Understanding the How and Why of ADA Code-Compliant Signage

ada-compliant-signageCurrently, there are approximately 2.5 million Americans that are legally blind and millions of others who suffer from limited vision. In the coming years, as Baby Boomers age, the need for signage that makes public spaces accessible will become even more important.

But how?

The American Disabilities Act regulates signage to ensure that people with disabilities have easy access to navigate buildings and communal space. The ADA code-compliant guidelines enforce that signs have high contrast, tactile letters and braille for optimal readability.

Restaurants, schools, museums, public office buildings, retail and social service establishments, both public and private with more than 10 employees, must abide by ADA guidelines for approved code-compliant signage.

When designing ADA code-compliant signage solutions, the following ADA guidelines must be followed:

Finish and Contrast

ADA compliant signage guidelines require a non-glare finish and adequate contrast between background and character colors. Consider signage with light characters on a dark background or dark characters on a light background.

Typestyles and Character Height

Sign characters must utilize a sans serif typestyle to be ADA code compliant. For permanent room signs, tactile characters must be upper case and be selected from fonts where the width of the uppercase letter “O” is 55 percent minimum and 110 percent maximum of the height of the uppercase letter “I”.  Upper and lower case are permissible for overhead and flag mounts, but a minimum character size of 2 inches is required. For directional signage, character height must be appropriate for the viewing distance. Again, upper and lower case characters may be utilized

Tactile Characters and Braille

For permanent room signs, characters must be raised a minimum of 1/32 inch (0.8 mm) and accompanied with grade II Braille. Braille shall be domed or rounded in shape. Flat, square cornered Braille shall be avoided. Raised copy and Braille are not required on overhead or directional signage and minimum height is measured using an upper case “X.”  Lower case characters are permitted.



A pictogram is an international symbol made in the same fashion as tactile lettering. These are not required on all signs. Office signs and room numbers do not require pictograms, but signs such as restroom, phone and no-smoking signs do require them.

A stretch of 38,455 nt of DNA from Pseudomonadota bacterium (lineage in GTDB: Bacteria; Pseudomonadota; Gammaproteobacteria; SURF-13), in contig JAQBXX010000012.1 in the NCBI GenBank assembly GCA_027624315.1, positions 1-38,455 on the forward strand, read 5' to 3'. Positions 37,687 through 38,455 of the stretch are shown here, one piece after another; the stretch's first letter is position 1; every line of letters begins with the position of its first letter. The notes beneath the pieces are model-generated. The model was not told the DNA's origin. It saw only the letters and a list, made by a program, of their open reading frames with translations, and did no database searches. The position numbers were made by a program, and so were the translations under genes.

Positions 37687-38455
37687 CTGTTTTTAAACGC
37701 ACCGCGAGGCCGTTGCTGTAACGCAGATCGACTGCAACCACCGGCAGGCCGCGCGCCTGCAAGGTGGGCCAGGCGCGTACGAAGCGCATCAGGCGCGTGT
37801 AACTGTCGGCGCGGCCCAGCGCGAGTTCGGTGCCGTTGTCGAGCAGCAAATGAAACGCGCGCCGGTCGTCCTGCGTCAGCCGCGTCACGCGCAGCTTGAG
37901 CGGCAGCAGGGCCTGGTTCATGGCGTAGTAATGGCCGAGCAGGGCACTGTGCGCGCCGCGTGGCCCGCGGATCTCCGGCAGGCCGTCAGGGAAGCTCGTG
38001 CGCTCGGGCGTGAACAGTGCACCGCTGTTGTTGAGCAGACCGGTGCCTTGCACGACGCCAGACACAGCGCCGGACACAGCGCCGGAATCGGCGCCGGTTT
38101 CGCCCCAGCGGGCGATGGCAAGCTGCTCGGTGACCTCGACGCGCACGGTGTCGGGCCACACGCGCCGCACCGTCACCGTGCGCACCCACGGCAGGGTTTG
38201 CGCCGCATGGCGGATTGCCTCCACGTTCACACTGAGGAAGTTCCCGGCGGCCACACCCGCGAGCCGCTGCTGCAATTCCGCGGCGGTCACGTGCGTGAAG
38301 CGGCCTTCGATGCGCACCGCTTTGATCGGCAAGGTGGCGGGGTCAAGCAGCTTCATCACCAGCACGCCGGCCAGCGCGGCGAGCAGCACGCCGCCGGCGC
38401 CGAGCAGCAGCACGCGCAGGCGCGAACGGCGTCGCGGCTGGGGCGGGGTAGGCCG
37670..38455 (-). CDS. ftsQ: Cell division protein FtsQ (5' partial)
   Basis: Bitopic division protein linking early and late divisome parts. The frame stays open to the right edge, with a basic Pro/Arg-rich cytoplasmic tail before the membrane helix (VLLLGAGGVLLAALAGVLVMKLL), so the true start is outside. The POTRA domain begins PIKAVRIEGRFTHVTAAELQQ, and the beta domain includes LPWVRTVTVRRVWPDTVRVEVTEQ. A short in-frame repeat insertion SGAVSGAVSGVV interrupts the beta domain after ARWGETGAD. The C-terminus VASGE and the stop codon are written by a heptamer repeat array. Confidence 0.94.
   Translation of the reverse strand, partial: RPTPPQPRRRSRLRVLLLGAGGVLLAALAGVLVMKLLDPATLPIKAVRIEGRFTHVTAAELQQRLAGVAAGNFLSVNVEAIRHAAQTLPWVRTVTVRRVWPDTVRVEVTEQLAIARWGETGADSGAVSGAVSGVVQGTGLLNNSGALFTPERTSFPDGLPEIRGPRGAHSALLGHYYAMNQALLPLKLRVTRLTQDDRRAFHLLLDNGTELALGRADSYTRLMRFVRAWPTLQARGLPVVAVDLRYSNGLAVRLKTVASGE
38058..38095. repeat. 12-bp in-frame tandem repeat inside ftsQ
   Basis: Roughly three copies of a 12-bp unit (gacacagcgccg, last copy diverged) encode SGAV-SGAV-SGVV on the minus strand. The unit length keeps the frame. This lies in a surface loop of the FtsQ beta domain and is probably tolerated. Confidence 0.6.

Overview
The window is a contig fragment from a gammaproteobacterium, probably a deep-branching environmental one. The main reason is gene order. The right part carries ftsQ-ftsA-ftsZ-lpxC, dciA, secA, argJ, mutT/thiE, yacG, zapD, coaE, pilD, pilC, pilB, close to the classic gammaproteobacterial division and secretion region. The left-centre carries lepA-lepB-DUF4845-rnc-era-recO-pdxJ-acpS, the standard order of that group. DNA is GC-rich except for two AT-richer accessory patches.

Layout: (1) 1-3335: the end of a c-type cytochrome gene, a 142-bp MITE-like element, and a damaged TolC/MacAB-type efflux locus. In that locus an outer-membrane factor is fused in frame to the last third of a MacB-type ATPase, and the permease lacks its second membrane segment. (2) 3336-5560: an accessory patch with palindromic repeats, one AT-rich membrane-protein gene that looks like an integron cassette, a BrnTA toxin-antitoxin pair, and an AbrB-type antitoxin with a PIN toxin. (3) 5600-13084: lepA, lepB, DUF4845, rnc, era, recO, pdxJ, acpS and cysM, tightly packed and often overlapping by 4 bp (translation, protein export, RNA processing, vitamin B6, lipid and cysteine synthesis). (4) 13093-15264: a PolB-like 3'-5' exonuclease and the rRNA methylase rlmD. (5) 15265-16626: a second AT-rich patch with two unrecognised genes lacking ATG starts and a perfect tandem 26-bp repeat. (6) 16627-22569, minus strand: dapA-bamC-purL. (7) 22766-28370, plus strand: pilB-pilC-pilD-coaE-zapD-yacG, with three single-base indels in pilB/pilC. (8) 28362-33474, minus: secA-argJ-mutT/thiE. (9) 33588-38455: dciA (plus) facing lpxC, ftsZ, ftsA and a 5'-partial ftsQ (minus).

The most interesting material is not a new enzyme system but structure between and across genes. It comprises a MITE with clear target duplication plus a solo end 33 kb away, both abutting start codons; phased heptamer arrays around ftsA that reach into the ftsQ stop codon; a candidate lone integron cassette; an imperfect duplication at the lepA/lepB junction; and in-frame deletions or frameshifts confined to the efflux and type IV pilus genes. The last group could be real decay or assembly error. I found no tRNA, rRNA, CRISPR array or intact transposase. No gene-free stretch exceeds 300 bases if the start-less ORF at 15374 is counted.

To be ADA complaint, pictograms must have a background field of at least 6” minimum in height. Pictograms shall be accompanied by the equivalent verbal description placed directly below the symbol and not within the field.


ADA Code-Compliant Sign Position Guidelines

Positioning of signage is also important when it comes to ADA. For example, rooms that have a single door, the tactile room-identification sign must be on the latch side. When it comes to double doors with one active latch, the tactile room identification sign shall be on the inactive side and with two active doors, the tactile room identification sign must be to the right of the right-hand door. If a lack of wall space precludes any of the prescribed locations, the tactile room identification sign may be located at the nearest adjacent wall.

Mounting Height

Mada-signage-mounting-height-requirementsounting height is also important for a variety of sign types. On room-identification signage, the tactile characters on signs must be 48 inches minimum above the ground measured from the baseline of the lowest tactile character, and 60 inches  maximum above the ground measured from the baseline of the highest tactile character. For overhead signage, they must have an 80-inch clearance from floor to bottom of sign. Flag-mounted signage need an 80-inch clearance from the floor to bottom of the sign if the projection from the wall is 4 inches or greater. Lastly, directory signs shall be mounted a minimum of 27 inches from the floor with no more than 80 inches at the top.

Creative’s team of experienced account executives, project managers and designers are well-versed in ADA code-compliant signage. They can easily guide you in selecting the perfect look for your signage solutions that also complies with ADA code. For more information on ADA signage solutions, or any other types of signage, contact the Creative Sign Designs team today.

We have two locations in Florida featuring more than 50,000 square feet of our product offerings. In Tampa and Orlando, we provide a glimpse into the endless possibilities in the sign world. We have created a whole new concept in signage, one that incorporates high-tech design and top-of-the-line construction.



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